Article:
Operation Midland also investigated distinguished former Chief of the Defence Staff, Lord Bramall, 92, over claims that he indecently assaulted Nick at a military base in the West Country. The D-Day veteran, not accused of murder, was cleared in January.
In other developments yesterday:
- Mr Proctor called for Met chief Sir Bernard Hogan-Howe and three senior officers to resign;
- Sir Bernard, who has refused to apologise to Lord Bramall, is expected to step down later this year despite recently being awarded a 12-month contract extension;
- The NSPCC suggested genuine victims of abuse might have been ignored because of Operation Midland;
- The officer in charge of the shambolic investigation insisted it had been ‘handled well’;
- A former Director of Public Prosecutions said detectives had been ‘paralysed by fear’ and had ‘indulged’ in a ‘macabre version of Cluedo’.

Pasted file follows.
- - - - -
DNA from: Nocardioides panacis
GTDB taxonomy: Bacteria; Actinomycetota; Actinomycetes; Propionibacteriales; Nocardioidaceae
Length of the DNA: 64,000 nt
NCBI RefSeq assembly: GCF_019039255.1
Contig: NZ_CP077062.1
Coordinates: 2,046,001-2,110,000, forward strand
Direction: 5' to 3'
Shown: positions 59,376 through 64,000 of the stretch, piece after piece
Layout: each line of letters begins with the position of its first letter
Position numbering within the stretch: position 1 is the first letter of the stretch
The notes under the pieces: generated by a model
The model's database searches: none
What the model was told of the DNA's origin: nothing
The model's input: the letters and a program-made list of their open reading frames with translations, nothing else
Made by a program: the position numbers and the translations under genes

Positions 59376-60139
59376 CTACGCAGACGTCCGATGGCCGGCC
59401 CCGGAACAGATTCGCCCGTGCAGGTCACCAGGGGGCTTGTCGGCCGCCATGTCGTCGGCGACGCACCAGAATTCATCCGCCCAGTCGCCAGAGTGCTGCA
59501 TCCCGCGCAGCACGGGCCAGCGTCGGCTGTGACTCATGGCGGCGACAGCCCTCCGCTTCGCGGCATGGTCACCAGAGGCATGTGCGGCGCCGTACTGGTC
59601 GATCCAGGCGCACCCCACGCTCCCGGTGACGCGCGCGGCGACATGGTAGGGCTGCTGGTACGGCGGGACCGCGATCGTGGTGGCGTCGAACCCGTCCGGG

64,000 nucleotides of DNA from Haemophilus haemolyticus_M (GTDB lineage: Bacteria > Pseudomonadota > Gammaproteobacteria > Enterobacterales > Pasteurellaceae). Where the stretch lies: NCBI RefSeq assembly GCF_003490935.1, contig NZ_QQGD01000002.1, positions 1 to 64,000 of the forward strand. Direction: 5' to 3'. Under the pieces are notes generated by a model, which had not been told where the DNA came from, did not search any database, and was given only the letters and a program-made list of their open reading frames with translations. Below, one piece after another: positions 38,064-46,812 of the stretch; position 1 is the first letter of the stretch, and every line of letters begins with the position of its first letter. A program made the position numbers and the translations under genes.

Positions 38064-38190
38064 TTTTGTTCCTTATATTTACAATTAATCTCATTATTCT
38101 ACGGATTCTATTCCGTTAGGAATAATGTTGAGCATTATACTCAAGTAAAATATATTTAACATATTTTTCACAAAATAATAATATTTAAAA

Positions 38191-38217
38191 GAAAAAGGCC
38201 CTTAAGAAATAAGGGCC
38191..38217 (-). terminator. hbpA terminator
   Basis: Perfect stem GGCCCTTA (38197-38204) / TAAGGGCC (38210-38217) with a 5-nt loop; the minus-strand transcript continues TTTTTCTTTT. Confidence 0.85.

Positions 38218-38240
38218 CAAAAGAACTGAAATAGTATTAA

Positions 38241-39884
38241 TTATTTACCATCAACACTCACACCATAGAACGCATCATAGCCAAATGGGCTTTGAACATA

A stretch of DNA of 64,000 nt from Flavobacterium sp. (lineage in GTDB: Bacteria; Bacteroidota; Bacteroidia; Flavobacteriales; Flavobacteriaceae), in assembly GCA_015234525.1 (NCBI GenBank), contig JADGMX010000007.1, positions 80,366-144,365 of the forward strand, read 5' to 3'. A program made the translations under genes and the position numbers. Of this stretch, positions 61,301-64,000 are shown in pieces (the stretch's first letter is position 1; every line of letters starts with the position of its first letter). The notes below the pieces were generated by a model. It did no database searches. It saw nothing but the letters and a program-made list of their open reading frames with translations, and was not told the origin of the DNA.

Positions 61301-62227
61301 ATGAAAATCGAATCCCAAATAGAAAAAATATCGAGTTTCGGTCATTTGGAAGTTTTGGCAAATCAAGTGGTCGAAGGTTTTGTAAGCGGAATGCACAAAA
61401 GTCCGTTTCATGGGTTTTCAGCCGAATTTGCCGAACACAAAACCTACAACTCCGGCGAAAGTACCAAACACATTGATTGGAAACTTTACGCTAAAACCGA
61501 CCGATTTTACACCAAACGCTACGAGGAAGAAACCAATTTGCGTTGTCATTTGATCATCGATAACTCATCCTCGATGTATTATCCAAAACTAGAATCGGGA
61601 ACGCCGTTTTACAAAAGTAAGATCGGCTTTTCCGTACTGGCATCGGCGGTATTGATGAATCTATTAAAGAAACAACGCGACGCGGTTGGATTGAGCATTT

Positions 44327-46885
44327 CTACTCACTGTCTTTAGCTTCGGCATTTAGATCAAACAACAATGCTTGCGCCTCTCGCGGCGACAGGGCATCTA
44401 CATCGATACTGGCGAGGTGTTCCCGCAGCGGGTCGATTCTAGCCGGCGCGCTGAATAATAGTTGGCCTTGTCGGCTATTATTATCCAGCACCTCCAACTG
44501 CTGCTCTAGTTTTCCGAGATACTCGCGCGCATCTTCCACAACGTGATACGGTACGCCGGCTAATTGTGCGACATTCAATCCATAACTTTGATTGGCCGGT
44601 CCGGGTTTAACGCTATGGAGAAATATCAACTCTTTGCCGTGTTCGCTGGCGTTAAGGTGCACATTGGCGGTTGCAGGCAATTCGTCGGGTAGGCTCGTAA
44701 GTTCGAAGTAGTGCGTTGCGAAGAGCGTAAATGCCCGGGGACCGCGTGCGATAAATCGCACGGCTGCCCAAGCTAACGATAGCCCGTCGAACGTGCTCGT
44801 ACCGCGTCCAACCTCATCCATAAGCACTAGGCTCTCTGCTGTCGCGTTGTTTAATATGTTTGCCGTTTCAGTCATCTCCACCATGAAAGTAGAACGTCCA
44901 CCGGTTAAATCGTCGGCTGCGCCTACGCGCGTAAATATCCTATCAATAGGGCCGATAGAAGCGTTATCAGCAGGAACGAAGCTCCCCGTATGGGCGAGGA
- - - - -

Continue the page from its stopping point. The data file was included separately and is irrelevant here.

Mr Proctor last night paid tribute to the ‘free, inquisitive and independent-minded media, who have all supported me over the last year’.
Operation Midland began to unravel last September, after the Daily Mail revealed detectives had ‘grave doubts’ about Nick’s testimony.Pictured is Field Marshall Lord Bramall and Lady Bramall at a party on October 31 at a party in London
At the interview, Mr Proctor was accused of attempting to castrate ‘Nick’ using a penknife. ‘It was suggested it was (former prime minister) Edward Heath who persuaded me not to castrate “Nick” with it,’ Mr Proctor said later, adding that he had never owned a penknife.
HOW DAILY MAIL LED THE WAY TO EXPOSE THE FLAWED INQUIRY
By Stephen Wright, Associate News Editor for The Daily Mail
For six months, the Daily Mail led the way in exposing the growing shambles of Operation Midland.
Our coverage held senior Scotland Yard officers to account and finally forced them yesterday to admit they had found no evidence to support lurid allegations of VIP murder and abuse.
Last September we revealed how officers had ‘grave doubts’ about the testimony of the alleged victim known only as ‘Nick’. At the time, Yard spin doctors tried to rubbish the story, telling journalists: ‘You don’t know what we have got’.
But within days, the Met had withdrawn its earlier description of Nick as a ‘credible and true’ witness. The officer who had uttered the phrase was later removed from the inquiry.